A series of column and flow-cell experiments was conducted to investigate the impact of non-uniform organic-liquid distribution on the relationship between reductions in contaminant mass discharge and reductions in source zone mass under conditions of enhanced-solubilization flushing. Trichloroethene was used as the model organic liquid, and SDS (sodium dodecyl sulfate) and ethanol were used as representative enhanced-flushing reagents. The results were compared to those of water-flood control experiments. Concentrations of trichloroethene in the effluent exhibited multi-step behavior with time, wherein multiple secondary periods of quasi steady state were observed. This non-ideal behavior was observed for both the water-flood and enhanced-flushing experiments. For all flow-cell experiments, the later stage of mass removal was controlled by the more poorly- accessible mass associated with higher-saturation zones. The profiles relating reductions in contaminant mass discharge and reductions in mass exhibited generally similar behavior for both the water-flood and enhanced-flushing experiments. This indicates that while the rates and magnitudes of mass removal are altered by the presence of a solubilization-reagent solution, the fundamental mass-removal process is not. The profiles obtained for the flow-cell systems differed from those obtained for the column systems, highlighting the impact of source-zone heterogeneity on mass-removal behavior.
The mechanisms for translocation of heavy metals from soil to epigeal mosses were investigated. The first mechanism was demonstrated for (137)Cs and involved the uplifting of the pollutant-containing dust from the soil, followed by the local secondary deposition on surfaces of epigeal mosses and epiphytic lichens. The second mechanism involved the diffusion of metal cations from the soil through water wetting the moss into the gametophyte. The mechanism was demonstrated by measuring the electric conductance of wetted gametophytes with single ends immersed in solutions of Cu and Na salts. In addition, the concentrations of Cu and Cd were compared in moss samples exposed to the natural soil and to the soil contaminated with the metals. The exposition to the contaminated soil resulted in the statistically significant increase of metal concentrations in the gametophytes.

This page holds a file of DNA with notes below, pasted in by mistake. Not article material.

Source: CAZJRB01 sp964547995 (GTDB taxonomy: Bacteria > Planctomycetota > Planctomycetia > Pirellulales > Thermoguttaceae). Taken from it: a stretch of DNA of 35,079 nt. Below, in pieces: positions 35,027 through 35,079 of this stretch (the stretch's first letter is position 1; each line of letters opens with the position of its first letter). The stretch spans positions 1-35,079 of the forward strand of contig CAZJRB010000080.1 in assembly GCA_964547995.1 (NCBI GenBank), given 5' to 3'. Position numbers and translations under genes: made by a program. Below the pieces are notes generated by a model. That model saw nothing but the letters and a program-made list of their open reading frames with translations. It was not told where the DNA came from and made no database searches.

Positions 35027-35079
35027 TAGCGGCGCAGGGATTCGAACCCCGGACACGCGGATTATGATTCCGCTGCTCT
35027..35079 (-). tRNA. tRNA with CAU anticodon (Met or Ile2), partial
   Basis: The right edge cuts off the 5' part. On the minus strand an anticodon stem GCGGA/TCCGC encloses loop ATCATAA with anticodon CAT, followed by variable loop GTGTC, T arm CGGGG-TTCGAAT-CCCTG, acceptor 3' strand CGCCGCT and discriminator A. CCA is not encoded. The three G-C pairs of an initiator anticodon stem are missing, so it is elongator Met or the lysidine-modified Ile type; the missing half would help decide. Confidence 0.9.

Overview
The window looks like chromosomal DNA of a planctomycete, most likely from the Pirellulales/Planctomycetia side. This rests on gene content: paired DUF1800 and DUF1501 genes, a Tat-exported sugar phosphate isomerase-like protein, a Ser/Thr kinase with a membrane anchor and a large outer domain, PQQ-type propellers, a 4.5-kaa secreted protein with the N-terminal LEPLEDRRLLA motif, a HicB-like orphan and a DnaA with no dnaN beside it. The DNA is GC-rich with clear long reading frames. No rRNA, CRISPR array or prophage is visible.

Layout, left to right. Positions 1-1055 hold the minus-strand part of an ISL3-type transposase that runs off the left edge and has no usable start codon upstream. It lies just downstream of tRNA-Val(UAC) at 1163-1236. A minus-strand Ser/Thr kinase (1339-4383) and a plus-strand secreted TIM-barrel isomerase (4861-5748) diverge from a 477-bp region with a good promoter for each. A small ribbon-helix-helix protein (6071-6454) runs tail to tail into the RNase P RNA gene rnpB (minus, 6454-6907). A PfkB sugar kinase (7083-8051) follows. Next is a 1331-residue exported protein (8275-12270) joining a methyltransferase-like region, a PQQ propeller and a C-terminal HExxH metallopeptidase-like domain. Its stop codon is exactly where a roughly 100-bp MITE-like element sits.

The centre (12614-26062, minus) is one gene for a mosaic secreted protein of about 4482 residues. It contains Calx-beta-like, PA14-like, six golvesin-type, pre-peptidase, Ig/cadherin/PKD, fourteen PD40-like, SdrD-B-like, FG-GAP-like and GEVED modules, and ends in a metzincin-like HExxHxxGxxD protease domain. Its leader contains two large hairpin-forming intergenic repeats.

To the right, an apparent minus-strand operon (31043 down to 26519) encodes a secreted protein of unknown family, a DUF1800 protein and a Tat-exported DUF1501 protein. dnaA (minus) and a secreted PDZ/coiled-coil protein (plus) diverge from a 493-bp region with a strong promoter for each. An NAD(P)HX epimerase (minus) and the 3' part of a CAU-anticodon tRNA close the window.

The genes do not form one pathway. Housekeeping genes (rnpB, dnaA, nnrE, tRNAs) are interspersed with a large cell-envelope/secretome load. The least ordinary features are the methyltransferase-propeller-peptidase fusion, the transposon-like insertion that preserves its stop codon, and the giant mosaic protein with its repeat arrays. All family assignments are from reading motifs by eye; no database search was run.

Department of Defense operational ranges may become contaminated by particles of explosives residues (ER) as a result of low-order detonations of munitions. The goal of this study was to determine the extent to which particles of ER could migrate through columns of sandy sediment, representing model aquifer materials. Transport experiments were conducted in saturated columns (2 × 20 cm) packed with different grain sizes of clean sand or glass beads. Fine particles (approximately 2 to 50 μm) of 2,6-dinitrotoluene (DNT) were used as a surrogate for ER. DNT particles were applied to the top 1 cm of sand or beads in the columns, and the columns were subsequently leached with artificial groundwater solutions. DNT migration occurred as both dissolved and particulate phases. Concentration differences between unfiltered and filtered samples indicate that particulate DNT accounted for up to 41% of the mass recovered in effluent samples. Proportionally, more particulate than dissolved DNT was recovered in effluent solutions from columns with larger grain sizes, while total concentrations of DNT in effluent were inversely related to grain size. Of the total DNT mass applied to the uppermost layer of the column, <3% was recovered in the effluent with the bulk remaining in the top 2 cm of the column. Our results suggest there is some potential for subsurface migration of ER particles and that most of the particles will be retained over relatively short transport distances.